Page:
The Effect of Plasma Osmolality on Brain Glutamate (MRS)

This study has been completed.
Sponsor:
Information provided by (Responsible Party):
Handan Gunduz-Bruce, Yale University
ClinicalTrials.gov Identifier:
NCT00611741
First received: January 29, 2008
Last updated: August 23, 2012
Last verified: August 2012
  Purpose

This study is designed to test the hypothesis that plasma osmolality is linked with cortical glutamate concentrations in the brain. It also investigates whether the glutamate response in schizophrenia is enhanced compared to healthy controls.


Condition Intervention Phase
Schizophrenia
Drug: furosemide, Na supplements
Phase 1
Phase 2

Study Type: Interventional
Study Design: Intervention Model: Parallel Assignment
Masking: Open Label
Official Title: The Role of Cortical Glutamate and GABA in Brains Osmotic Regulation: A Pilot Study in Healthy Volunteers and in Patients With Schizophrenia

Resource links provided by NLM:


Further study details as provided by Yale University:

Primary Outcome Measures:
  • Cortical glutamate concentration [ Time Frame: Baseline and endpoint ] [ Designated as safety issue: No ]

Secondary Outcome Measures:
  • Cognitive function [ Time Frame: Baseline and end point ] [ Designated as safety issue: No ]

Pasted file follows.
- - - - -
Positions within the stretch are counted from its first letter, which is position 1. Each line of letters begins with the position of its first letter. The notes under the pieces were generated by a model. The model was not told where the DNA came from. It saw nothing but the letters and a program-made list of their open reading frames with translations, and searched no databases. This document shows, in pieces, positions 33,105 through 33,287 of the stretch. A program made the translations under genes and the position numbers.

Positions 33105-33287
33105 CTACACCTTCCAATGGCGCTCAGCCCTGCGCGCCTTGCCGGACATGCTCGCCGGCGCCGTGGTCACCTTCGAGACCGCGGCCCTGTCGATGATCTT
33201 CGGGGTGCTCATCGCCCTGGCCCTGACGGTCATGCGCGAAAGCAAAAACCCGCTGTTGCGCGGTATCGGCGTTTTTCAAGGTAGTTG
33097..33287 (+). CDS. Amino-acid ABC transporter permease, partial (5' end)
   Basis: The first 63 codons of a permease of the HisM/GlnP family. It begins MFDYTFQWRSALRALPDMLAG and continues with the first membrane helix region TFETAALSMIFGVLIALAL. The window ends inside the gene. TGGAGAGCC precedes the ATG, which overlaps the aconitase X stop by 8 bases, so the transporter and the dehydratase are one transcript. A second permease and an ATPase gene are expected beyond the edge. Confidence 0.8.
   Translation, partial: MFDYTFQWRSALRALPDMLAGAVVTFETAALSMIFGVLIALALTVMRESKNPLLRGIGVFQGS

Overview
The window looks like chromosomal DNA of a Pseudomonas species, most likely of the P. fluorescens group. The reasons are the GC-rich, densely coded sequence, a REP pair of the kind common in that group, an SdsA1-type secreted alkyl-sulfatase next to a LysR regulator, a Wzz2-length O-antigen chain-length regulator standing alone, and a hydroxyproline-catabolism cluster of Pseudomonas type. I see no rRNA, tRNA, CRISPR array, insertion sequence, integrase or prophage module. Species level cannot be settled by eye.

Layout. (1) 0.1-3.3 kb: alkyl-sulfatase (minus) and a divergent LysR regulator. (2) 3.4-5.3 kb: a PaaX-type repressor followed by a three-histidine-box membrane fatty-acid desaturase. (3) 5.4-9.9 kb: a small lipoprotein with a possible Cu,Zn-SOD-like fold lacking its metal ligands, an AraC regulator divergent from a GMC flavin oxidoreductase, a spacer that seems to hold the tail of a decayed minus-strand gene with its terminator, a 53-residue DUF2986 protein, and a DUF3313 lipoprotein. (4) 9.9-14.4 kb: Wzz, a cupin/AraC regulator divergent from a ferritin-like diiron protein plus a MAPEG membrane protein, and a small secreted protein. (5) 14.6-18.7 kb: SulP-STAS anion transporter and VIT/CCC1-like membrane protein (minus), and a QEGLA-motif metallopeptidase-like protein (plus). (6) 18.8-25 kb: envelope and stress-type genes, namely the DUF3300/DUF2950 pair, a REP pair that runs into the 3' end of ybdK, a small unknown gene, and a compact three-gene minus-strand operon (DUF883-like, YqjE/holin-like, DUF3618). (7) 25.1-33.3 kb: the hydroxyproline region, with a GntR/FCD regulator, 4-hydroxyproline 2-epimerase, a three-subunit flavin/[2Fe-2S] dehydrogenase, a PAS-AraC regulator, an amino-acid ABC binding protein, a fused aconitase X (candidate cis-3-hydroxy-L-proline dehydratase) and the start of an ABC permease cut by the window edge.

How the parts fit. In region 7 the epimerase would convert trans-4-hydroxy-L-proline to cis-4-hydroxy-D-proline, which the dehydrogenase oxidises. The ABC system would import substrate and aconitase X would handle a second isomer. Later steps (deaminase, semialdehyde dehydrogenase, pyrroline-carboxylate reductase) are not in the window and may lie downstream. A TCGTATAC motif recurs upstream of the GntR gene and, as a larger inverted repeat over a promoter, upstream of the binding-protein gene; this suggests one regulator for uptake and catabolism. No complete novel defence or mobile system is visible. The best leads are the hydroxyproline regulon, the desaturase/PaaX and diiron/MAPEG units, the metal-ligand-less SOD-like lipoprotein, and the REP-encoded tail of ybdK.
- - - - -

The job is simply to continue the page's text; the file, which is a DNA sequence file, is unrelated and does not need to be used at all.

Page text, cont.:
Enrollment: 30
Study Start Date: March 2007
Study Completion Date: March 2012
Primary Completion Date: March 2011 (Final data collection date for primary outcome measure)
Arms Assigned Interventions
Experimental: Drug intervention, longitudinal
Furosemide and Na supplements
Drug: furosemide, Na supplements
furosemide 20 mg, Na supplements 8g in divided doses/day for 5 days

  Eligibility

Ages Eligible for Study:   21 Years to 45 Years
Genders Eligible for Study:   Both
Accepts Healthy Volunteers:   Yes
Criteria

Inclusion criteria for healthy controls

  1. Ages of 21-45 years from all ethnic backgrounds.
  2. Male or female.
  3. Written informed consent.
  4. Female subjects will be studied during the follicular phase of their menstrual cycle.*

Exclusion criteria for healthy controls

  1. DSM-IV diagnosis of psychotic, anxiety, mood disorder.